KiTetzei 5771

September 4, 2011

7 min read


Ki Tetzei (Deuteronomy 21:10-25:19 )

GOOD MORNING! Did you ever try to do a good deed, get frustrated in your efforts and think to say, "No good deed goes unpunished"? If we want to do the right thing, why should it sometimes be so difficult? If the Almighty wants us to do acts of kindness, why are there often so many obstacles in our way?

Recently, I had two insights ... but, first the story. Two weeks ago my family traveled to Israel to marry off our son Hizkiyahu to Yael Vrubel. Since we were bringing many things for the young couple and my other children, we had 4 empty bags for the way home. When a close friend mentioned that his daughter moved from Jerusalem back to Miami, but had boxes of household items she couldn't bring back, it was my great pleasure to offer our services and empty bags to bring back her possessions.

We arrived in Israel on a Wednesday and for 2 days called both contact numbers without reaching anyone and without receiving a call back. Thus, when I drove the 30 miles into Jerusalem on Friday, I couldn't pick up the items. Not to worry, we were due back in Jerusalem on the following Tuesday! Sunday, Monday, Tuesday we kept calling, but could make no phone contact until late Tuesday.

I gain entry to the apartment, pack the 3 suitcases and the duffel bag I brought -- but due to the small rental car, could only take 2 bags with me. This meant I had to return again to Jerusalem to get the remaining 2 bags. And to top it off, for the taxi trip to the airport, one of the bags had to travel on our laps in the back seat.

Understand, this is all kleinigkeit -- little stuff, no big deal. However, everything that happens to us in life is a message from the Almighty and we should ask ourselves "Why? (Most people ask, "Why me?" -- just with the wrong tonal qualities.) What can I learn from this?" If the Almighty loves me, why should it be so hard to fulfill His commandment of doing an act of kindness?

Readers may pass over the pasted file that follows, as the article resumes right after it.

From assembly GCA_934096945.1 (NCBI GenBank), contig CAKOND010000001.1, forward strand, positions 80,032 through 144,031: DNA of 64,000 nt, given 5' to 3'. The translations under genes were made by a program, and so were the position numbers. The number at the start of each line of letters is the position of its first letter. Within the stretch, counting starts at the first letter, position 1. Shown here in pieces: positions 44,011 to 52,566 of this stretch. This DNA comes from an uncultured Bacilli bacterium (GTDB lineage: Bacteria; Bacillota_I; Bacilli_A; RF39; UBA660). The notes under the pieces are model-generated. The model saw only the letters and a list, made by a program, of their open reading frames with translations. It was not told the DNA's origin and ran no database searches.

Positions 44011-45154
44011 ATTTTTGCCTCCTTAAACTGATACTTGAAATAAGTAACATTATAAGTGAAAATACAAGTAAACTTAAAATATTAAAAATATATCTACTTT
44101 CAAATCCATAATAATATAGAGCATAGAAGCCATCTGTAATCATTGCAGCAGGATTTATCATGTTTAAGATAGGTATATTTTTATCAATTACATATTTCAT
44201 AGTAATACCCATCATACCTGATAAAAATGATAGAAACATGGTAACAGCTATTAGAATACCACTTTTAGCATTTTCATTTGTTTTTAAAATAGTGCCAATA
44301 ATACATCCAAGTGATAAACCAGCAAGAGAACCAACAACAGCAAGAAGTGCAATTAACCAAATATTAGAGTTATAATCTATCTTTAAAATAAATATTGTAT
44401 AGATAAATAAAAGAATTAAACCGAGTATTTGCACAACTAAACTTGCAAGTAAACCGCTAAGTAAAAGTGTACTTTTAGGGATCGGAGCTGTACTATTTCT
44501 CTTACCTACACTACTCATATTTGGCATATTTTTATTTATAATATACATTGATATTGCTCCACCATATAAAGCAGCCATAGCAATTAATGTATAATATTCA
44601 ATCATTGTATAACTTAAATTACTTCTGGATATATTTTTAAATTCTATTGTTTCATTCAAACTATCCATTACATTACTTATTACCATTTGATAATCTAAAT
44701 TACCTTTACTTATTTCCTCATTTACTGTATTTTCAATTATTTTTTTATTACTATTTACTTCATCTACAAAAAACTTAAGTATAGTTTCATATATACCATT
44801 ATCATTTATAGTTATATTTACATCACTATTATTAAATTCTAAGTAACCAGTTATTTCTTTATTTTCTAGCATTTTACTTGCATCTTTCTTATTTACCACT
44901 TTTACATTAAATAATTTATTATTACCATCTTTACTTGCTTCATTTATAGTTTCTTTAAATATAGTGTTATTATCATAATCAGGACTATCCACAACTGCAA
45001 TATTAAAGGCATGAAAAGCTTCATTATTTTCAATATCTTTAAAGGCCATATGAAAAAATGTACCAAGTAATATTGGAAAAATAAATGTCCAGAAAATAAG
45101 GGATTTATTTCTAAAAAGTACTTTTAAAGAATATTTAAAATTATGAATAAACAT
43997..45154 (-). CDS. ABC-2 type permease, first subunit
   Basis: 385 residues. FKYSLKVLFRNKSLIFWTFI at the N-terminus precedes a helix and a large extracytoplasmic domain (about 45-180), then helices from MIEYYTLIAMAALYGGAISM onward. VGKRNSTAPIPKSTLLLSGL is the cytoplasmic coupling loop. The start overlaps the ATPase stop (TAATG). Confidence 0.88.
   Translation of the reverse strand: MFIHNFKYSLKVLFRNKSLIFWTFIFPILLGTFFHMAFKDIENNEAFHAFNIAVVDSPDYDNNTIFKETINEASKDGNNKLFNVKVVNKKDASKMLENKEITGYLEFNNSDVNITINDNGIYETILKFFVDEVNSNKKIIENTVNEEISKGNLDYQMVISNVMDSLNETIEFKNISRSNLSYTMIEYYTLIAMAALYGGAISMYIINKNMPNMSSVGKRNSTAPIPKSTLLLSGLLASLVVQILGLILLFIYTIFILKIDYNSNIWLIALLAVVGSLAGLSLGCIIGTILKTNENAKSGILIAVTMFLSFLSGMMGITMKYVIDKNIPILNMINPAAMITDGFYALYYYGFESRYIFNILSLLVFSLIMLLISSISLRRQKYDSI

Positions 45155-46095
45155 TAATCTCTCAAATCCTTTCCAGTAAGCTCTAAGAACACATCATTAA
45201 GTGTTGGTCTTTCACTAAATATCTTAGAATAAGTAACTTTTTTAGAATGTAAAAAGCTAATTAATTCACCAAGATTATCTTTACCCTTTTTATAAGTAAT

Then I had 2 insights. The first: We don't really know how the Almighty runs the world and often what is really to our benefit. The Talmud tells the story of Rabbi Akiva who went on a journey with a donkey, a rooster (his alarm clock) and a candle (to be able to learn into the night). He came to a town and his every request for hospitality was rebuffed. So, he went to the outskirts of town and set up his camp.

During the night a lion killed his donkey, his rooster was taken by another animal ... and his candle blew out. Awakened by yells and screams, he saw the people of the town being slaughtered by marauders and whoever was left alive being taken off to be sold as slaves. He realized the kindness of the Almighty in having his requests for lodging denied, having his donkey and rooster killed and his candle blown out. Had these seeming tragedies and difficulties not happened he would likely have been discovered and either killed or captured.

Who knows what jujitsu moves were made on the timeline of my life (or the life of my family or others) to put me in places -- or keep me out of places -- for my ultimate welfare and benefit?

The second insight: The mitzvot are not just a checklist of actions to do; they are spiritual growth opportunities. Therefore, if I choose to do a mitzvah of kindness, the Almighty is going to give me the maximum opportunity to grow from the mitzvah. The Talmud teaches that according to the amount of effort is the increase of the reward. Therefore, the Almighty presents me with the chance to work on dealing with frustration, impatience and other character issues that will help me grow as a human being, develop my soul and create a stronger spiritual connection to the Almighty.